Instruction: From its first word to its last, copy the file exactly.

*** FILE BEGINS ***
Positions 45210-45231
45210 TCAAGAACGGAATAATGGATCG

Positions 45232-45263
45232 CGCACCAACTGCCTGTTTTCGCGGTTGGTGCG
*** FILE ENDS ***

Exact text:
Positions 45210-45231
45210 TCAAGAACGGAATAATGGATCG

Positions 45232-45263
45232 CGCACCAACTGCCTGTTTTCGCGGTTGGTGCG